#8: No Talking
When the participant is talking, you are no longer measuring their basal autonomic control. You are measuring changes in the heart rate or muscle sympathetic nerve activity (MSNA) in response to somebody talking. Therefore if this happens, the testing period should be repeated where possible.
TIP! A comfortable respiratory belt is an effective way to ensure changes you are seeing are true and not just an artifact of participants moving or talking. Matching the data from the respiratory belt to your dependent variables, such as heart rate or blood pressure, will flag up any data anomalies attributed to moving or talking. Jackie uses the Respiratory belt transducer to increase the validity of her data.
Your HRV Data
#9: Sampling rate
It is crucial that the sampling rate is at least 500 Hertz. When measuring heart rate variability (HRV), the difference between the R-R interval of each heart beat could be less than a millisecond. If the sampling rate is too low, it can be impossible to detect these differences.
The BioAmp digital filter can be very useful when collecting ECG data. However, if you are using an external filter, she recommends that you check and understand what the filtering is on the device before drawing conclusions from your HRV data.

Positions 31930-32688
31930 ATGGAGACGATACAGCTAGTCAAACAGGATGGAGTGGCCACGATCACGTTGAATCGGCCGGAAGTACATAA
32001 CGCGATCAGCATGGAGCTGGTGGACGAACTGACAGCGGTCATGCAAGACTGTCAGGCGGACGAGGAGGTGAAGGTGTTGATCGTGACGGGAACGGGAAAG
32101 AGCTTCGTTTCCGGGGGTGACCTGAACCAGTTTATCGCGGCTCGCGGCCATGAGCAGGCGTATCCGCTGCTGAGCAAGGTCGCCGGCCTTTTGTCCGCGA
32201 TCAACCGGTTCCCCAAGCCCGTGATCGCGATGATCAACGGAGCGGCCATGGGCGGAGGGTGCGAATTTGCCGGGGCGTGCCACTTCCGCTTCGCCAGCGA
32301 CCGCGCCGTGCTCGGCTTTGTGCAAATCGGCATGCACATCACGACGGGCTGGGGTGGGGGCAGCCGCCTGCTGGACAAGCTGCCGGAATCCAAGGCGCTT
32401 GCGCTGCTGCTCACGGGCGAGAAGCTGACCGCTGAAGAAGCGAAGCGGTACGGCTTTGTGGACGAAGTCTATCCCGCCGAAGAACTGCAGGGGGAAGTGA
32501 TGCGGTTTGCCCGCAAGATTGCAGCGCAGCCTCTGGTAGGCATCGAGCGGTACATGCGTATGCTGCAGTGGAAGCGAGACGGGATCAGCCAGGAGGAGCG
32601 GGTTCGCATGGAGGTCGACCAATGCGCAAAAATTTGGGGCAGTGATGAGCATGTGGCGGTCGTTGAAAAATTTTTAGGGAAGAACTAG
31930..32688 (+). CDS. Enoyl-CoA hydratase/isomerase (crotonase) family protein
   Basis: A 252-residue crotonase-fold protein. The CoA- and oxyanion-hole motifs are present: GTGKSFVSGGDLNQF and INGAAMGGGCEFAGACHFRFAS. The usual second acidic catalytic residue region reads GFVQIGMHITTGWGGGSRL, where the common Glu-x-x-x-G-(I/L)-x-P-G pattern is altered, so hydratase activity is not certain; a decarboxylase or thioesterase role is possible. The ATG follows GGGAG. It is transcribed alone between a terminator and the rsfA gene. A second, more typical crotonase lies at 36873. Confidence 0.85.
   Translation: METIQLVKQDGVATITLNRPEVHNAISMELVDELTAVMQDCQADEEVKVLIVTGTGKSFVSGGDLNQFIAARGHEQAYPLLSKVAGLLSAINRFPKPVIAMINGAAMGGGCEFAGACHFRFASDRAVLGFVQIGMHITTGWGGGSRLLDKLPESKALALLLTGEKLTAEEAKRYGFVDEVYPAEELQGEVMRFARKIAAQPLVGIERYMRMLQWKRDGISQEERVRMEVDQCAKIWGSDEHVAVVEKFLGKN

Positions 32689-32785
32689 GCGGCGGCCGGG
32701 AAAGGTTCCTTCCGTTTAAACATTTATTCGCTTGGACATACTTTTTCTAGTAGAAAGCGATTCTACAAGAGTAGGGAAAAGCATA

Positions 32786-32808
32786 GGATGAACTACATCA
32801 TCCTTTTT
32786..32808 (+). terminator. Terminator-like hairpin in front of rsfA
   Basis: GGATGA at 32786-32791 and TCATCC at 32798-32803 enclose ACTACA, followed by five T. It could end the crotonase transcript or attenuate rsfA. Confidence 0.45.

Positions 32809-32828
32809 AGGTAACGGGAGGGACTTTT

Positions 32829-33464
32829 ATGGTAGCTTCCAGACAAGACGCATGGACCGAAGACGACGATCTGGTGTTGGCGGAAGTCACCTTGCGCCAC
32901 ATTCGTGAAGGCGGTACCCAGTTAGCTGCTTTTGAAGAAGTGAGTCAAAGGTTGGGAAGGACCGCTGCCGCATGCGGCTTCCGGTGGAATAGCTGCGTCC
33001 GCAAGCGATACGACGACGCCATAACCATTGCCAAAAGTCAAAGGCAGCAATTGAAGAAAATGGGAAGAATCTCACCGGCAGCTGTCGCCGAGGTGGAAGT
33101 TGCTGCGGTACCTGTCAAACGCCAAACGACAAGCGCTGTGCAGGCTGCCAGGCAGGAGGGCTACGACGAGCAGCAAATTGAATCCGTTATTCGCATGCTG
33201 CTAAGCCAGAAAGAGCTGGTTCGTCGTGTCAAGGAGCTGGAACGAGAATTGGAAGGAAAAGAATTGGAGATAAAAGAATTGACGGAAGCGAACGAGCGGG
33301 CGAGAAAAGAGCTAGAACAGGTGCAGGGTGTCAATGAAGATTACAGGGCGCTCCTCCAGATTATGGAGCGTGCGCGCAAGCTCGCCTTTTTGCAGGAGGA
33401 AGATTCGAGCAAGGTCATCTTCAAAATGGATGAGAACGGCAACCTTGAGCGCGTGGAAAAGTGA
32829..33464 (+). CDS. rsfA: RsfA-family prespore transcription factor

#10: Consistent Data
When measuring HRV, the minimum required file length is about five minutes (~ 250 cardiac cycles) - go any shorter and you risk not capturing very low frequency HRV changes. The filing that you use needs to be consistent between participants and interventions because the normalized units (NU) take into account total power of the file. This will vary significantly based on file length and HR of the participant.
For consistency, it is also best practice to go through the recordings and manually correct recordings of ectopic beats or arrhythmias; these will distort the R-R intervals and decrease the validity of analysis assumptions.
RESOURCE: Investigators should/should not control for the menstrual cycle phase when performing studies of vascular control that include women.
https://pubmed.ncbi.nlm.nih.gov/33197373/ (Last Word - Point)
https://pubmed.ncbi.nlm.nih.gov/33197375/ (Last Word - Counterpoint)
We hope this information was useful to you and we thank Jackie for the generosity of sharing her time and knowledge.
You can view the full webinar here.
Jacqueline Limberg, PhD
Assistant Professor, Department of Nutrition & Exercise Physiology
University of Missouri
Dr. Limberg is a human integrative physiologist with a primary focus on the role of the autonomic nervous system in cardiovascular responses to exercise and environmental stressors in health and disease.
With the Heart Rate Variability (HRV) Module in LabChart you can perform robust beat detection, power spectral analyses and creates tachograms, histograms, Poincaré plots and statistical reports. You can even automatically or manually exclude ectopic beats with the Beat Classifier view. Contact us for more information.